What are the mechanisms that can change the competition that forces us to grow into the cooperation that is beneficial to all actors in the economic process and to the biosphere? Can competition be controlled without resorting to centralized planning or authoritarian regimes?
The experience of consumer cooperatives may give us some clues as to how to answer these complex questions. I was able to get to know the ins and outs of such entities during my years as a member of a cooperative of consumer and organic producers, and I believe that these cooperatives provide valuable experience that can correct some of the most important shortcomings of today’s economy.
The most interesting feature of a consumer cooperative is that it integrates actors from all stages of the economic process (consumers, producers, and distribution workers) and this imposes a constant negotiation between all. There are many conflicting interests among all these parties: consumers demand low prices while producers want high prices; workers and producers want to produce more to ensure their wages or sales, but also to work less to have more free time. Consumers want to consume higher quality products, but have no need to demand more than they need.
What characterizes a consumer-producer cooperative is the constant tug-of-war between the interests of all the actors and the need for the common framework to work. This requires a constant forum for dialogue where compromises must be reached to move forward an activity that is in everyone’s interest. On the other hand, although the biosphere is not represented as a stakeholder, pressure from consumer partners who demand healthy food is acting in favour of doing things correctly from an environmental point of view.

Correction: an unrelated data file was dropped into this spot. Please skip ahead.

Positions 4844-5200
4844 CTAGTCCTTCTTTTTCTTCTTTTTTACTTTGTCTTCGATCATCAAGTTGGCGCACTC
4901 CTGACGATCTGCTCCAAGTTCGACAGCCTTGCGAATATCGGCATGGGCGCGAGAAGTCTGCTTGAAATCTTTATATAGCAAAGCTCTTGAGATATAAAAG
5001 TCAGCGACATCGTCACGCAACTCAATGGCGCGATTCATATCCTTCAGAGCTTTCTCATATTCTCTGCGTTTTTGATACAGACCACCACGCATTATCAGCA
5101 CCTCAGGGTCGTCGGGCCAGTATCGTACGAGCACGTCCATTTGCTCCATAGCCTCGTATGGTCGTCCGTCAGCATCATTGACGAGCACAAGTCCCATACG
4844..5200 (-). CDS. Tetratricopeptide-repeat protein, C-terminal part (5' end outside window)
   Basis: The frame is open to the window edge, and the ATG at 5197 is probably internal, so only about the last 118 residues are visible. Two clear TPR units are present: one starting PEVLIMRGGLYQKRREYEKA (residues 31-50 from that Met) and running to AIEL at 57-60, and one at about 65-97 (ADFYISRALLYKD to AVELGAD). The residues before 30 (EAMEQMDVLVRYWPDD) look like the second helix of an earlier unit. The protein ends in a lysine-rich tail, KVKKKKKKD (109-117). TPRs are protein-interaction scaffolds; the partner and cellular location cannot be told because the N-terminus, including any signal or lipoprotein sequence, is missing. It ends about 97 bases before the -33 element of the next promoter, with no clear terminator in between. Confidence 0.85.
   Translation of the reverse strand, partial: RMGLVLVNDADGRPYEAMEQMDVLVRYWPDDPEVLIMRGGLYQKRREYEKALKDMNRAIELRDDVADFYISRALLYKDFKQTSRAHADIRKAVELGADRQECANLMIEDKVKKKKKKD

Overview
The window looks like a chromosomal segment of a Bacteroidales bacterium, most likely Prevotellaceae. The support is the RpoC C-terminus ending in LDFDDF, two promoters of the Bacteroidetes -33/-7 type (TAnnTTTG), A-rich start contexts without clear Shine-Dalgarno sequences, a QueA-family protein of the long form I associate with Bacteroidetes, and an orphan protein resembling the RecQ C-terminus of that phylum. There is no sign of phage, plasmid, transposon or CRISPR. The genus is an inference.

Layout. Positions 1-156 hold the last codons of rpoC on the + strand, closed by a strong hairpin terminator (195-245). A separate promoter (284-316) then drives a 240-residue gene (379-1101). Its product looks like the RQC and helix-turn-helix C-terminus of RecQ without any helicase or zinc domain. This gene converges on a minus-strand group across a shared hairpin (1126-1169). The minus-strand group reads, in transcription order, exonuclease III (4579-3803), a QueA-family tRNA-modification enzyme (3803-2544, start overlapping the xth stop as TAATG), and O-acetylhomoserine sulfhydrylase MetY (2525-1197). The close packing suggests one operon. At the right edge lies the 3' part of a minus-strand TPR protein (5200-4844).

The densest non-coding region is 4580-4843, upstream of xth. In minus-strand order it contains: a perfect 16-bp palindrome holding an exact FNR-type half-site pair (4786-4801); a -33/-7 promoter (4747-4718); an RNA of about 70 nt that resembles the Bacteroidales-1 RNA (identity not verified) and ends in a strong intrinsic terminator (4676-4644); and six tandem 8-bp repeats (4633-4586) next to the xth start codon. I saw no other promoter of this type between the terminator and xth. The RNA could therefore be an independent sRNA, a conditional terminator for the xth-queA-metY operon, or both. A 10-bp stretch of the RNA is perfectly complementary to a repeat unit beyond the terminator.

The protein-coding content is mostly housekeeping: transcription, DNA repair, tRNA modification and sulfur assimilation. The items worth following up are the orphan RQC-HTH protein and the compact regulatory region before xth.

The diagram in Figure 5 depicts the dynamics that occur in this forum structure. In the forum, the relative benefits of each of the actors are compared. So if, at any point, one of them is having comparatively more benefits than the rest, bargaining tends to bring their benefits into balance with those of the others. This constant bargaining among equal actors creates stabilizing feedback loops and does not form feedbacks that require growth of economic activity.
Figure 6: Forum economy. The relative benefits of all the actors involved in the economic process are weighed in a single forum of dialogue that seeks equity and balance of interests and acts to correct imbalances. Production does not need to increase above the needs of consumers. The interests of consumers who demand quality and of workers who demand less working time indirectly benefit the biosphere.